The prevalence of morbid obesity has been increasing worldwide. Therefore, multiple laparoscopic adjustable gastric bandings (LAGBs) have been placed in Belgium in the nineties. The procedure was considered as minimal invasive with low morbidity rates. However, some publication cases suggest a possible association between LAGB and the onset of an esophageal cancer. We present a case of a 49-year-old female who consulted for dysphagia, epigastric pain, and anorexia 17 years after LAGB. An esophageal squamous cell carcinoma was diagnosed in the distal esophagus, close to the lap band. The diagnostic value of the performed contrast swallow study seemed limited. We suggest that a routinely gastroscopic evaluation in the long-term follow-up after LAGB should be strived for in patients presenting with late-onset dysphagia.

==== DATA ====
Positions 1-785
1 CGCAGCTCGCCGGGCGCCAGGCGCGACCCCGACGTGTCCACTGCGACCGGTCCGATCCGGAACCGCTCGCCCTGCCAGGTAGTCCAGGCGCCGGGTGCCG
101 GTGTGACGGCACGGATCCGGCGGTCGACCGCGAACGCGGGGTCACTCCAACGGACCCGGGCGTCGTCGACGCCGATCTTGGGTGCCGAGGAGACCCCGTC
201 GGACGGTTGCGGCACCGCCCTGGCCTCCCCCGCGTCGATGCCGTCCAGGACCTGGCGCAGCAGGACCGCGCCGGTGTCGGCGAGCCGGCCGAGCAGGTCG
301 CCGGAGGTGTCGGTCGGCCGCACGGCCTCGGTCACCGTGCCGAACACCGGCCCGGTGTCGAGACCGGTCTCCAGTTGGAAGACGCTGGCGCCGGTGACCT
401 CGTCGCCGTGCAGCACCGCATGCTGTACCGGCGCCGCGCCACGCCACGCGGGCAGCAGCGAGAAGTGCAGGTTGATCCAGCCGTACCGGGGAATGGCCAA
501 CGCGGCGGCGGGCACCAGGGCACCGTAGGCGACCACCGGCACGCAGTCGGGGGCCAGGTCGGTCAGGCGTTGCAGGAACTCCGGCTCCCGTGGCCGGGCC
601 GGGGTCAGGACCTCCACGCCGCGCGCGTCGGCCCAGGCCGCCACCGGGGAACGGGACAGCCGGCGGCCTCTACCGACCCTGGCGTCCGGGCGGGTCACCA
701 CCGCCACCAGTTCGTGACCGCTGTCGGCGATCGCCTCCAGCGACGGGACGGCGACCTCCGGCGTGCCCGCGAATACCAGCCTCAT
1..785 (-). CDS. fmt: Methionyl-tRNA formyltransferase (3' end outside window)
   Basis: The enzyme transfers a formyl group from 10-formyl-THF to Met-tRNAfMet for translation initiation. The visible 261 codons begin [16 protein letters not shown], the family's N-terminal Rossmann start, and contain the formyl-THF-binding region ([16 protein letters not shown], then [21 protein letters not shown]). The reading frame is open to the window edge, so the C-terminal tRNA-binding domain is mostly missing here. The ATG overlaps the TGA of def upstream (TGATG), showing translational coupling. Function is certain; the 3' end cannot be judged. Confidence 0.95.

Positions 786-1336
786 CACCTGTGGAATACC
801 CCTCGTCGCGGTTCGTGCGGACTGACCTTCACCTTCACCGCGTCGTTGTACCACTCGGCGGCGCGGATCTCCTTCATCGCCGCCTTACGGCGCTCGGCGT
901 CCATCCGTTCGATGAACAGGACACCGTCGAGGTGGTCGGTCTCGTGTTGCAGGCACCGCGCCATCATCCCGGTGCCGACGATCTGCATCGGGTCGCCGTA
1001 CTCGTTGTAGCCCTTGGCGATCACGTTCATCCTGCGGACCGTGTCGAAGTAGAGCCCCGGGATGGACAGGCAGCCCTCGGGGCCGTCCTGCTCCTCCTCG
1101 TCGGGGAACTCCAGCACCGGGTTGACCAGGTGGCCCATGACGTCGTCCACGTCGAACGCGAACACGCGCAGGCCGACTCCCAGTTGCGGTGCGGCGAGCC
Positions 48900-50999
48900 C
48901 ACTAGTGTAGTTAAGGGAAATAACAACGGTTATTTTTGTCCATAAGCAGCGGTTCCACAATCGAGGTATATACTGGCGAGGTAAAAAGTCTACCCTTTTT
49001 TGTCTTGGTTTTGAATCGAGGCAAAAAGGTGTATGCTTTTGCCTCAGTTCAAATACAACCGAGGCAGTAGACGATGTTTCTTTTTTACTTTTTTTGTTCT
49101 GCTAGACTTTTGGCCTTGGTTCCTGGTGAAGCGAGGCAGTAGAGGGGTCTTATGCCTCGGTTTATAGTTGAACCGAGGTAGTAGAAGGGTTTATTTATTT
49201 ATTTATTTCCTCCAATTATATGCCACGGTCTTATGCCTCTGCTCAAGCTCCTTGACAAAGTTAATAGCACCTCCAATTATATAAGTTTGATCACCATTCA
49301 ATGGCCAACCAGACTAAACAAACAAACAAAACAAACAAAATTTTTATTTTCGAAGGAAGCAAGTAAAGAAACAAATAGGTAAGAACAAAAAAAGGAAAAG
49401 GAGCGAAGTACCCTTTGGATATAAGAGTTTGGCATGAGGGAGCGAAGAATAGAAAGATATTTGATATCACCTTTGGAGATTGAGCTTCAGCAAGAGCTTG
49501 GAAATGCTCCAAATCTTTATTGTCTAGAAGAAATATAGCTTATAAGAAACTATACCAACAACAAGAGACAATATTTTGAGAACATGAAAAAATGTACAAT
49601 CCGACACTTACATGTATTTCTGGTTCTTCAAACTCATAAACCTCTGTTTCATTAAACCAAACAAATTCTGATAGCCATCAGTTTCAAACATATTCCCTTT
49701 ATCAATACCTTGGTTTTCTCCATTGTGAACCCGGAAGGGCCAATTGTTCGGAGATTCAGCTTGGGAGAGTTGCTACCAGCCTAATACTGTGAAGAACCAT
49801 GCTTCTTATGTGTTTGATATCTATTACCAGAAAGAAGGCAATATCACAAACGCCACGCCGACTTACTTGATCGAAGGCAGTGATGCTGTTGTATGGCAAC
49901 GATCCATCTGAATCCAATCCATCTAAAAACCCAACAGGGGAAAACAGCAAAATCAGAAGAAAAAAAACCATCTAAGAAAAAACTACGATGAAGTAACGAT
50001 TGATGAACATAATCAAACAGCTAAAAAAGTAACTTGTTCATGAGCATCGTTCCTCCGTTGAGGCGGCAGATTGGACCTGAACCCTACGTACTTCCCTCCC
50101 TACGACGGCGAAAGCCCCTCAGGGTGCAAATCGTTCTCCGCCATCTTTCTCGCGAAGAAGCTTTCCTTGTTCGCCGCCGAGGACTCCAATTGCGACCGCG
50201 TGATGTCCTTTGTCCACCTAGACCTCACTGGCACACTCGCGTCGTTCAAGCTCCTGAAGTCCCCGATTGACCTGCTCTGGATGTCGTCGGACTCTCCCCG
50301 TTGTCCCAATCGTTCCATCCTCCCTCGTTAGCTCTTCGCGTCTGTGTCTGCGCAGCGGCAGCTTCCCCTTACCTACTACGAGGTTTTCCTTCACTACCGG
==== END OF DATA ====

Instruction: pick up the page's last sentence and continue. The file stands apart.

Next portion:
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Conflict of Interest
The authors declare that they have no conflict of interest.
All procedures performed in studies involving human participants were in accordance with the ethical standards of the institutional and/or national research committee and with the 1964 Helsinki declaration and its later amendments or comparable ethical standards.
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